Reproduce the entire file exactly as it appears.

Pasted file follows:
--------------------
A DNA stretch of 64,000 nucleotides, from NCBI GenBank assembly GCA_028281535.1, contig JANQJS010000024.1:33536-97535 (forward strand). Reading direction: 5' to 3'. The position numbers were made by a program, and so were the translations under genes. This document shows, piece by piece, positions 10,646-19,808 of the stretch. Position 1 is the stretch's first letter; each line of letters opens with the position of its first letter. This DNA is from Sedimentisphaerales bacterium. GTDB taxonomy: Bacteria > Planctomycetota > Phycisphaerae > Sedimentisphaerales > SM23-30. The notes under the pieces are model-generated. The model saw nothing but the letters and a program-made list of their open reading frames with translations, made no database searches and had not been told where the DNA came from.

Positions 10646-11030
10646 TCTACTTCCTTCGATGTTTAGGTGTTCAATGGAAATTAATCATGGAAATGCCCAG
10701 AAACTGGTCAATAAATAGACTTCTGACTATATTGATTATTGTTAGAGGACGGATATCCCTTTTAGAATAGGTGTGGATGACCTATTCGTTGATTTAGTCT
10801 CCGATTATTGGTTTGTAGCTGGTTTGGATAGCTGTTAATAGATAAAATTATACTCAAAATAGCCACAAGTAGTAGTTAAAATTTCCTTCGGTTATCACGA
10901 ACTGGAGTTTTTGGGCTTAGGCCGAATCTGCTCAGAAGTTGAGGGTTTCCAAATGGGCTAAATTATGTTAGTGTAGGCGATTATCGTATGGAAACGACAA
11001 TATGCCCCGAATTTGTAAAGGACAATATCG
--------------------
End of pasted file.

A DNA stretch of 64,000 nucleotides, from NCBI GenBank assembly GCA_028281535.1, contig JANQJS010000024.1:33536-97535 (forward strand). Reading direction: 5' to 3'. The position numbers were made by a program, and so were the translations under genes. This document shows, piece by piece, positions 10,646-19,808 of the stretch. Position 1 is the stretch's first letter; each line of letters opens with the position of its first letter. This DNA is from Sedimentisphaerales bacterium. GTDB taxonomy: Bacteria > Planctomycetota > Phycisphaerae > Sedimentisphaerales > SM23-30. The notes under the pieces are model-generated. The model saw nothing but the letters and a program-made list of their open reading frames with translations, made no database searches and had not been told where the DNA came from.

Positions 10646-11030
10646 TCTACTTCCTTCGATGTTTAGGTGTTCAATGGAAATTAATCATGGAAATGCCCAG
10701 AAACTGGTCAATAAATAGACTTCTGACTATATTGATTATTGTTAGAGGACGGATATCCCTTTTAGAATAGGTGTGGATGACCTATTCGTTGATTTAGTCT
10801 CCGATTATTGGTTTGTAGCTGGTTTGGATAGCTGTTAATAGATAAAATTATACTCAAAATAGCCACAAGTAGTAGTTAAAATTTCCTTCGGTTATCACGA
10901 ACTGGAGTTTTTGGGCTTAGGCCGAATCTGCTCAGAAGTTGAGGGTTTCCAAATGGGCTAAATTATGTTAGTGTAGGCGATTATCGTATGGAAACGACAA
11001 TATGCCCCGAATTTGTAAAGGACAATATCG